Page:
Script1There are certain things in life that I don’t want my kids to experience. I don’t want them to experience war on a battlefield. I don’t want them to experience the inside of a jail cell. And, I don’t want them to experience life in Hollywood as actors.

I realize this is an odd thing to say considering I represent actors. But, this business is not meant for children. Most of the “mom-agers” are nuts, the pay sucks, and (even in success) this business has the ability to affect even the most grounded person. Plus, no child should have to endure that much rejection. Once the boys become adults and graduate from both Law School AND Medical School, then they will be free to make their own choices. But, for now, I will be making these decisions for them.

So…with all that being said and against my best personal and professional judgement, I allowed Justin to audition for a major motion picture. I don’t know why I caved. Maybe it was a moment of weakness. Or, maybe I was curious to see what his experience would be. Either way, he was going to have this one-time-only experience and it would be in a controlled environment.

Several weeks ago, there was a casting ‘breakdown’ (a detailed casting call of each of the characters) that came out for “The Diary of a Wimpy Kid: The Long Haul.” This is one of Justin’s favorite books. Twentieth Century Fox was looking for the two lead kids: “Gregg” and “Rowley.” The studio wanted kids within the age range of 8-10. Initially, I ignored the breakdown because I don’t represent kids. It never crossed my mind to submit my own 9 year old.

However, someone sent GWE the public casting notice on Facebook, she forwarded it me and tagged “FARB” (You know who you are…I’m keeping you anonymous, but I’ll send you a note explaining your acronym.) because FARB is associated with the project. Reluctantly, I agreed to facilitate a taped audition. Normally, an actor would physically go to an audition where they would read for a casting director. I opted for taping an audition in the privacy of our home with GWE and Uncle (Actor, Producer, Director, etc.) Ethan.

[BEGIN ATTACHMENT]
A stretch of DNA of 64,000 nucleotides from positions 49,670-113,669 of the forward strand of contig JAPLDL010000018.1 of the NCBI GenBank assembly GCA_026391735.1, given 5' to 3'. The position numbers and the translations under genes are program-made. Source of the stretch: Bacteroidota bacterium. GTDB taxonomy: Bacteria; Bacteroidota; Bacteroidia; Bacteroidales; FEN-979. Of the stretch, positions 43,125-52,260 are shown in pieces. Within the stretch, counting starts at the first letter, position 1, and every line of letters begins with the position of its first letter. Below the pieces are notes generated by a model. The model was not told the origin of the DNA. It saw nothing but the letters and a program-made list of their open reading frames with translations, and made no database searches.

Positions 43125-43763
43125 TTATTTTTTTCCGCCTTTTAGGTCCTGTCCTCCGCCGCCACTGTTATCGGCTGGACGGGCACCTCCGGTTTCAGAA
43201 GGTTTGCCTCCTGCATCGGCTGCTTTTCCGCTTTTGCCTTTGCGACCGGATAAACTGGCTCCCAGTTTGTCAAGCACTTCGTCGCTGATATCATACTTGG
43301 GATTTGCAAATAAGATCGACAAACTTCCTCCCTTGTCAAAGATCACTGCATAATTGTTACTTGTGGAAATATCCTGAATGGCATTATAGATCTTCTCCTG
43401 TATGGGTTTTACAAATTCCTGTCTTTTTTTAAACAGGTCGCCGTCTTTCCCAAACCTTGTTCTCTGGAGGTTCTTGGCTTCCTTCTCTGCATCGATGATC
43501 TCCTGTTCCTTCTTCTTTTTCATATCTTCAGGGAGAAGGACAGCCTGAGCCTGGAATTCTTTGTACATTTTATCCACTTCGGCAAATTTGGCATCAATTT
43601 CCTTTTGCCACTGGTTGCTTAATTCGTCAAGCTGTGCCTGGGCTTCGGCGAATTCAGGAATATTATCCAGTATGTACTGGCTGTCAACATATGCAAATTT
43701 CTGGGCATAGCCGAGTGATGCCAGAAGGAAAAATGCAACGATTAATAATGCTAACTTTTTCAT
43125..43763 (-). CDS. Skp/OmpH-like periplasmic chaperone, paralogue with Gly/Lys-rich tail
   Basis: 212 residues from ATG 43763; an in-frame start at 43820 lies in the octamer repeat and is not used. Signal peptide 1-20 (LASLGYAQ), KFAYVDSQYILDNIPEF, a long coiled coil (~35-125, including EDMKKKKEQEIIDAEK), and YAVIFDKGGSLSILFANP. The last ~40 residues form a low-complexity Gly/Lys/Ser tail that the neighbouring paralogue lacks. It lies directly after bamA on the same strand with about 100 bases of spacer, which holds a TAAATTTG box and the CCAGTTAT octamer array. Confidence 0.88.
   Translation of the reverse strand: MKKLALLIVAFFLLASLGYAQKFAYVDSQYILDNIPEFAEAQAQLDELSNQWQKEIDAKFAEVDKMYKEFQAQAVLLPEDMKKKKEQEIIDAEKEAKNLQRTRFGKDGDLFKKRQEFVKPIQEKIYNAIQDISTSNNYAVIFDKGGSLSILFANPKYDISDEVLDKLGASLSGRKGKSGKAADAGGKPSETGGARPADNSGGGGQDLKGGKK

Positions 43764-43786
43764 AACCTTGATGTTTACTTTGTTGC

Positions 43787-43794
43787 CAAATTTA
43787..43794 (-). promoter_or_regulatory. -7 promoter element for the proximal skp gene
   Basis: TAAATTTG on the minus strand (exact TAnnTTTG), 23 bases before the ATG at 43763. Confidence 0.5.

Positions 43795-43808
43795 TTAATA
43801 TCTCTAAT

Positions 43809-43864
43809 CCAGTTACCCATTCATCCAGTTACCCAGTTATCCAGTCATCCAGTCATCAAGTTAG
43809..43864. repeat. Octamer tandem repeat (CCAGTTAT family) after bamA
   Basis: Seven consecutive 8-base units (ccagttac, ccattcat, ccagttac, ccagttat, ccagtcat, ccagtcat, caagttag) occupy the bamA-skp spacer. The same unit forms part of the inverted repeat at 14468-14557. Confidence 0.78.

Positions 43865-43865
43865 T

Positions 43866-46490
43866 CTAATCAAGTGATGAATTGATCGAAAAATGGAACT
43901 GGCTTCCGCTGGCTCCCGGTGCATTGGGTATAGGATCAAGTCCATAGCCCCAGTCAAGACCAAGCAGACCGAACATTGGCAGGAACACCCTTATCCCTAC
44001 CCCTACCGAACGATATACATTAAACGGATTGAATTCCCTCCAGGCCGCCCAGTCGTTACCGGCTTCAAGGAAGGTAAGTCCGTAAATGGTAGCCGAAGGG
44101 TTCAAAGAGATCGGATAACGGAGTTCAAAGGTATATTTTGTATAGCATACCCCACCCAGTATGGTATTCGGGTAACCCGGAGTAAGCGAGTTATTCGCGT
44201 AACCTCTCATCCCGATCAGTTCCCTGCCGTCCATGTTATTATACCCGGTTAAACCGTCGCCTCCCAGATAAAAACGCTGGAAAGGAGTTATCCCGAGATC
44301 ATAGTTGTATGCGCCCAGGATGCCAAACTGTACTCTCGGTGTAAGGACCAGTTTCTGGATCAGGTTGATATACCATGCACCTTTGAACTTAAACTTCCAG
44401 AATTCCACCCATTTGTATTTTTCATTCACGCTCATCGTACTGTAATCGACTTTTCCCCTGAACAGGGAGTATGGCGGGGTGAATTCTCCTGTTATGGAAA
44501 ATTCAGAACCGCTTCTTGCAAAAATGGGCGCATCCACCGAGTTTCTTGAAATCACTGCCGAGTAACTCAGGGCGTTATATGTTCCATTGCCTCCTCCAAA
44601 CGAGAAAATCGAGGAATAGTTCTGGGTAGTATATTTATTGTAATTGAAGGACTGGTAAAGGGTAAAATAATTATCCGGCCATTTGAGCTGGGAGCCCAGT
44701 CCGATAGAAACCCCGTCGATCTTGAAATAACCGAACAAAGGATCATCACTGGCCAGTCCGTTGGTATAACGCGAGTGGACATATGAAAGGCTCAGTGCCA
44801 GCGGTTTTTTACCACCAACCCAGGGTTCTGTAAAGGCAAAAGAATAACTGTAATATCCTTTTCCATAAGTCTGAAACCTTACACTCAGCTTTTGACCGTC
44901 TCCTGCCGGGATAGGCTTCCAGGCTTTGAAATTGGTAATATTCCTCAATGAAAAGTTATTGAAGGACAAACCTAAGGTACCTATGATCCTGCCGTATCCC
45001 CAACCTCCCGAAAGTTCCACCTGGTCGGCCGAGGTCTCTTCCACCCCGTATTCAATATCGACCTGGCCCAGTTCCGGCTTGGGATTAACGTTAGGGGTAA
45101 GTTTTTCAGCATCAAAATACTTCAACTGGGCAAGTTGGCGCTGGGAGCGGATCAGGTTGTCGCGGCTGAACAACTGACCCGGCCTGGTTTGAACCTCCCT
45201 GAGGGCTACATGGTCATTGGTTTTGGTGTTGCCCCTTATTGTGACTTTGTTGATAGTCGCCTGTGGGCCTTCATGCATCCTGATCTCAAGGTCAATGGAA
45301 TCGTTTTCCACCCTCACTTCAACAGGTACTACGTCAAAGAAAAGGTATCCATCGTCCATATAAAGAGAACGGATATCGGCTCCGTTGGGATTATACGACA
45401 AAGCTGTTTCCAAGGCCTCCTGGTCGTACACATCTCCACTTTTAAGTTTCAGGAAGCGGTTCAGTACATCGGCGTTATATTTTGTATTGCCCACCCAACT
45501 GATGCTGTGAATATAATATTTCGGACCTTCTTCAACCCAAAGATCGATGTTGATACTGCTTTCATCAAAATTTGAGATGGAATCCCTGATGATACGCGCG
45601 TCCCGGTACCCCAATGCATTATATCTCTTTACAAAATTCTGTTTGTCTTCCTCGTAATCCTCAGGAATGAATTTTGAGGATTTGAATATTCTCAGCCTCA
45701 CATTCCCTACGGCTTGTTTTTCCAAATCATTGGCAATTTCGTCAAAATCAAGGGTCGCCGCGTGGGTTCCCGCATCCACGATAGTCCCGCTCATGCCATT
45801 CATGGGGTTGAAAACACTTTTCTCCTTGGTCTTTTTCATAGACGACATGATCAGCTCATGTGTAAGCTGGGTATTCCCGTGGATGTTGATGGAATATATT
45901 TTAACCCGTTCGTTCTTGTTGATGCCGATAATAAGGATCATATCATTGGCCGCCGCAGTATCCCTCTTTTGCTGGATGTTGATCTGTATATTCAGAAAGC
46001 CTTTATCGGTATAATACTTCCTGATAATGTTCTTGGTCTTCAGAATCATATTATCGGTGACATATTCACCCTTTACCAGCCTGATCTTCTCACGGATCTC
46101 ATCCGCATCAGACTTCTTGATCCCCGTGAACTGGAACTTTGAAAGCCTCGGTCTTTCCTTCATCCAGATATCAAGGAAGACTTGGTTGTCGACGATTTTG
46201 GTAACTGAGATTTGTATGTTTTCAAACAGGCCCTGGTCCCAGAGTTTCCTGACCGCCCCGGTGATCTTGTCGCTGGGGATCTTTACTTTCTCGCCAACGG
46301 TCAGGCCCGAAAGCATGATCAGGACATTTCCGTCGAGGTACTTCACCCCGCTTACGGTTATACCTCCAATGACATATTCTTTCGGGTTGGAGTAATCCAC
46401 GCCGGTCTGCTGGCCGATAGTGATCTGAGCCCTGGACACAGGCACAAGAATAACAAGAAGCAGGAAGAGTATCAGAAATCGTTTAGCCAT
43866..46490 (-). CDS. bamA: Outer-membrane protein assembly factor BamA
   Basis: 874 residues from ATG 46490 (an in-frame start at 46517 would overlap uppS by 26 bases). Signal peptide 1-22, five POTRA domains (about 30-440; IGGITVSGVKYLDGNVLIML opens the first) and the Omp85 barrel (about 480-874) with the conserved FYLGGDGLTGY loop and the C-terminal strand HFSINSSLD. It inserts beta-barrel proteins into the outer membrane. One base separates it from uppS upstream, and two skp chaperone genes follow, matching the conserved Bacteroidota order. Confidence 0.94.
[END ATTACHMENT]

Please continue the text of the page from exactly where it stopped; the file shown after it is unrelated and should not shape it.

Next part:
So, on a Tuesday evening, with MoGWE by my side (as my witness) – I explained to Justin that Twentieth Century Fox was making this movie and he had the opportunity to audition for it. It took a few minutes for him to wrap his head around what I had just told him.

His first question was: “Am I going to be famous?!?!?!?”

“This is just an audition, buddy. Just a try-out.” I tried to explain.

“Will I get fan mail? Where will I put it? Do I get to do “Dancing with the Stars???” (I found his last question odd considering I had never seen him show an interest in dancing before.) His questions and level of excitement began to escalate very quickly. The best way to describe it is by imagining you’d handed someone a lottery ticket and having them assume they already won.

His final question was: “Can I tell my friends I’m going to be in the movie????” I had to keep lowering his expectations. “Justin – You don’t have the role yet. You have to audition for it. And, I’m sure 10,000 other kids are going to audition as well.”

That night, Justin went to sleep and dreamt of fame and fortune.

The next morning, when Justin realized that the audition was for “Rowley” (the side-kick) and not “Gregg” (the lead,) he was disappointed. Like I’ve done 1000 times with my clients, I had to explain to Justin that just because YOU see yourself as a certain role, THEY may not. BUT, if THEY see you do the role THEY requested and then THEY decided you’re more right for the other role, then YOU get to do the other role. I also explained to Justin that he would have to memorize the sides to audition. “Gregg” had 8 pages of dialogue. “Rowley” only had 3 pages of dialogue. He seemed satisfied with that explanation (and a little relieved to not have to do all that work.) GWE heard my explanation and marveled at the brand of bullshit I just fed my own son. She laughed and said, “You really are in the right career.”

Script2

Over the next few days, I heard Justin going over his material so many times that I could do it for him. I heard several logistical discussions between GWE and Uncle (Actor, Producer, Director, etc.) Ethan about how to put Justin on tape and who would be reading with him. I heard about the lighting and acoustics in his bedroom not being optimal for this type of recording. I was asked 500 times if I knew how to send casting the audition. I may have tersely reminded my wife….”Um, this is what I do professionally! Yea, I got it.”

And when everything was said and done – Justin had officially auditioned for a real movie!

Much to my relief, he didn’t get it. It’s not that he’s not talented and it’s not that I didn’t want to support him. I just want him to enjoy being a kid for as long as possible.

I guess I’ll have to wait a little longer before I can commission his allowance!

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